There are three states of matter: solids, liquids and gases. In many cases, the same element can exist in all three states.
When matter changes from one state to another it is called a phase transition. Examples include:
- Gas to solid phase transitions are known as "deposition."
- Gas to liquid phase transitions are known as "condensation."
- Liquid to gas phase transitions are known as "vaporization."
- Liquid to solid phase transitions are known as "freezing."
- Solid to liquid phase transitions are known as "melting."
- Solid to gas phase transitions are known as "sublimation." In most cases, solids turn into gases only after an intermediate liquid state.
There are many examples of matter going through each of these transitions.
Under certain circumstances, gas can transform directly into a solid. This process is called deposition.
- Water vapor to ice - Water vapor transforms directly into ice without becoming a liquid, a process that often occurs on windows during the winter months.
- Physical vapor to film - Thin layers of material known as "film" are deposited onto a surface using a vaporized form of the film.
- Water vapor to dew - Water vapor turns from a gas into a liquid, such as dew on the morning grass.
- Water vapor to liquid water - Water vapor fogs up glasses when moving into a warm room after being in the cold
- Water vapor to liquid water - Water vapor forms water droplets on the glass of a cold beverage.
- Water to steam - Water is vaporized when it is boiled on the stove to cook some pasta, and much of it forms into a thick steam.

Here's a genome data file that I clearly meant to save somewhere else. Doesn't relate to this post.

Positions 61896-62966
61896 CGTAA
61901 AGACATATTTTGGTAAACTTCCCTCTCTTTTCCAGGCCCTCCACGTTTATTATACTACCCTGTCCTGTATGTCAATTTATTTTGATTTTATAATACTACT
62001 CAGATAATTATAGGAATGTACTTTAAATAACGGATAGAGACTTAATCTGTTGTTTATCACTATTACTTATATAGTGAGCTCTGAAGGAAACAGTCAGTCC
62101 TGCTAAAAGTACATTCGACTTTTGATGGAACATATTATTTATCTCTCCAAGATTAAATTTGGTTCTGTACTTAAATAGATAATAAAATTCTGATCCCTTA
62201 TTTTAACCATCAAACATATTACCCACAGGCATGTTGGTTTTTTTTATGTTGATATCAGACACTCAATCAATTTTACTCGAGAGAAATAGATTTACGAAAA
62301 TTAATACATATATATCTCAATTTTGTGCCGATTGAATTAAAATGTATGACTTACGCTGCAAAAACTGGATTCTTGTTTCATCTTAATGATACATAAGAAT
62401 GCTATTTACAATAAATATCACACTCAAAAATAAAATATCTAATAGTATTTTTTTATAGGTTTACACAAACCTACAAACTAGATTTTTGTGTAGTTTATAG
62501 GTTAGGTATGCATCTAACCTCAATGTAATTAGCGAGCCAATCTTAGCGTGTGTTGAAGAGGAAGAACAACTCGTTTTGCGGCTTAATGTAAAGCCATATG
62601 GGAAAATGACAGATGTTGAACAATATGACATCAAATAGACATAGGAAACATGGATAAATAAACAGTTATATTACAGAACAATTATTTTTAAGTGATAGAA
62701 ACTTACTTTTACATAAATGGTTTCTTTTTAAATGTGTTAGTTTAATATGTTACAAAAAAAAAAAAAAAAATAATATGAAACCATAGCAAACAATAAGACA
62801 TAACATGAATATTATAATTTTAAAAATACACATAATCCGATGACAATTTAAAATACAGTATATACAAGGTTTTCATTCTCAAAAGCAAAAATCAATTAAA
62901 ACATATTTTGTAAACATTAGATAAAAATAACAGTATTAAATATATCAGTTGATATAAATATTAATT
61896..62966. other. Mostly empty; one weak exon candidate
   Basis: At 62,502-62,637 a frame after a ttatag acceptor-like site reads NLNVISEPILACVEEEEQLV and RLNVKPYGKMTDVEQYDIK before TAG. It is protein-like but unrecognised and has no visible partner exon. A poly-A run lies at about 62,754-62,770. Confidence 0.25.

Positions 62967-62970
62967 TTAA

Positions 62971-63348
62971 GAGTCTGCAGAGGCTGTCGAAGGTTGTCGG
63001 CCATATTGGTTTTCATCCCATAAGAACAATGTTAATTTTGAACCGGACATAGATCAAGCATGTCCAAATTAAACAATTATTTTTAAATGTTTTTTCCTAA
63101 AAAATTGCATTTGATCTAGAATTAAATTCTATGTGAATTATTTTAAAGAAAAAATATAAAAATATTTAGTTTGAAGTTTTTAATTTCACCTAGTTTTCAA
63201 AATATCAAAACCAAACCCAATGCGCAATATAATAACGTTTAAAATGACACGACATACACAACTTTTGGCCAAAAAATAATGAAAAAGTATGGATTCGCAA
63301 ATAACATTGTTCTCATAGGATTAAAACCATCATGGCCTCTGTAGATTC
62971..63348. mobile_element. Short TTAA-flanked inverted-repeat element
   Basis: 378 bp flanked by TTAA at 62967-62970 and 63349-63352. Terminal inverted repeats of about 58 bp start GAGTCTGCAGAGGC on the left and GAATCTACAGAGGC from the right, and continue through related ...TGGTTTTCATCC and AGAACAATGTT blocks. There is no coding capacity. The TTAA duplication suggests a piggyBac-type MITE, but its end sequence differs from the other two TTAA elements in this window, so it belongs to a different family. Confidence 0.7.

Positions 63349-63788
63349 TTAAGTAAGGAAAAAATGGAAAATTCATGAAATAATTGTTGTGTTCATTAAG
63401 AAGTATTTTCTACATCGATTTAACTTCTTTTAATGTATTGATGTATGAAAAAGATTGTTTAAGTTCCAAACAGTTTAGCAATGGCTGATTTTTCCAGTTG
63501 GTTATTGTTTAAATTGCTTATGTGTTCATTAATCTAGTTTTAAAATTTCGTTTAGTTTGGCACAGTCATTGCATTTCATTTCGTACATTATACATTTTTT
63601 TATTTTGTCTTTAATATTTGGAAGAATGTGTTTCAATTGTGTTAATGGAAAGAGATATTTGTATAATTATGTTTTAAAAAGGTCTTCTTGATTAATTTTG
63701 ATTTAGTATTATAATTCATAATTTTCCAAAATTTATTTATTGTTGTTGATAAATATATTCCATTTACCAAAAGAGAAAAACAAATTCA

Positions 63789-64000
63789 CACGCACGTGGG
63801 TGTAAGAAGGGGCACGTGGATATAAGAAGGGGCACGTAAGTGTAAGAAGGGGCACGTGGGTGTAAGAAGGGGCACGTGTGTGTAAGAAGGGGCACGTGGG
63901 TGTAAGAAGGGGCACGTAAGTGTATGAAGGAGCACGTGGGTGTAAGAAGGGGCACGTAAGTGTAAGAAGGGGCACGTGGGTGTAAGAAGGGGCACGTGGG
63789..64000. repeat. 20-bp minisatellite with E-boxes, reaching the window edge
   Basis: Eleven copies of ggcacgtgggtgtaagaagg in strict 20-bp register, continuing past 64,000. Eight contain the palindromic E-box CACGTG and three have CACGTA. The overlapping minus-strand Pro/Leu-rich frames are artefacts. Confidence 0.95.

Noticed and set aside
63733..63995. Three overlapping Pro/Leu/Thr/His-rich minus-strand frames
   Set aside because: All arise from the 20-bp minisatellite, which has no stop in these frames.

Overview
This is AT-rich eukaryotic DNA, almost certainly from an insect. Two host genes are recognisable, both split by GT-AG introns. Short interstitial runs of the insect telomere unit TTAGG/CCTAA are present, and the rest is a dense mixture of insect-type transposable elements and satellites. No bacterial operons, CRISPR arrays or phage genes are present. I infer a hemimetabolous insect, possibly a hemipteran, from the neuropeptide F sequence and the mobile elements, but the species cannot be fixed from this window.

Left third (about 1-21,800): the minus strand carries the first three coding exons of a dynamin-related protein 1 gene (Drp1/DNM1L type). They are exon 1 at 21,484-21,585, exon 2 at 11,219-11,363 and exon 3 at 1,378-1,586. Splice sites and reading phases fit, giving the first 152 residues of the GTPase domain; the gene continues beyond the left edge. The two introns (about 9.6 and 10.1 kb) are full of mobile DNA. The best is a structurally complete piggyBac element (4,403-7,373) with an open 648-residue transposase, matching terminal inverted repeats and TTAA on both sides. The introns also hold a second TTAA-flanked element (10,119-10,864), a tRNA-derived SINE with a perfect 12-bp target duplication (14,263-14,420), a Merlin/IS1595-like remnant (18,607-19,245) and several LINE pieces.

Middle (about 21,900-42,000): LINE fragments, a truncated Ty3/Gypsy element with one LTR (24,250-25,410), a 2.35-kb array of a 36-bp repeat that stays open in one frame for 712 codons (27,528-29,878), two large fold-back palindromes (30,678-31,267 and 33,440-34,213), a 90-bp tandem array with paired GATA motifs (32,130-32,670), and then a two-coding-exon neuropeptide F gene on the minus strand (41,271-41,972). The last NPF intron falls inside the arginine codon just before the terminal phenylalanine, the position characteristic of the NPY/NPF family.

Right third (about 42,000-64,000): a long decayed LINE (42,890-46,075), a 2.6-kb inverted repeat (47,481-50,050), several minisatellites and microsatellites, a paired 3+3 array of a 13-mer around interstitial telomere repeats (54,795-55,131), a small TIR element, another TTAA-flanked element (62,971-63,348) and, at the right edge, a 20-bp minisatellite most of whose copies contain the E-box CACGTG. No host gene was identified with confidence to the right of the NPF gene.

- Water evaporates - Water evaporates from a puddle or a pool during a hot summer's day.
- Water to ice - Water becomes cold enough that it turns into ice. In fact, every known liquid (except for helium) is known to freeze in low enough temperatures.
- Liquid to crystals - Most liquids freeze by a process that is known as "crystallization," whereby the liquid forms into what is known in the scientific world as a "crystalline solid."
- Solid to liquid - Melting occurs when something that is solid turns back into a liquid; it is the opposite of freezing.
- Ice to water - Ice melts back into water when it is left out at temperatures above the freezing point of 32 degrees.
- Rocks to lava - Rocks in volcanoes can be heated until they are molten lava.
- Metal to molten liquid - Metals such as steel and bronze can be molten down. They can also be reformed as solids.
- Dry Ice - Solid carbon dioxide is known as "dry ice" and sublimates at room temperature.
- Freeze-drying - Water can be sublimated in a food product by using a vacuum.
Now you have some examples of gas to solid and can better understand how transitions occur between different states of matter.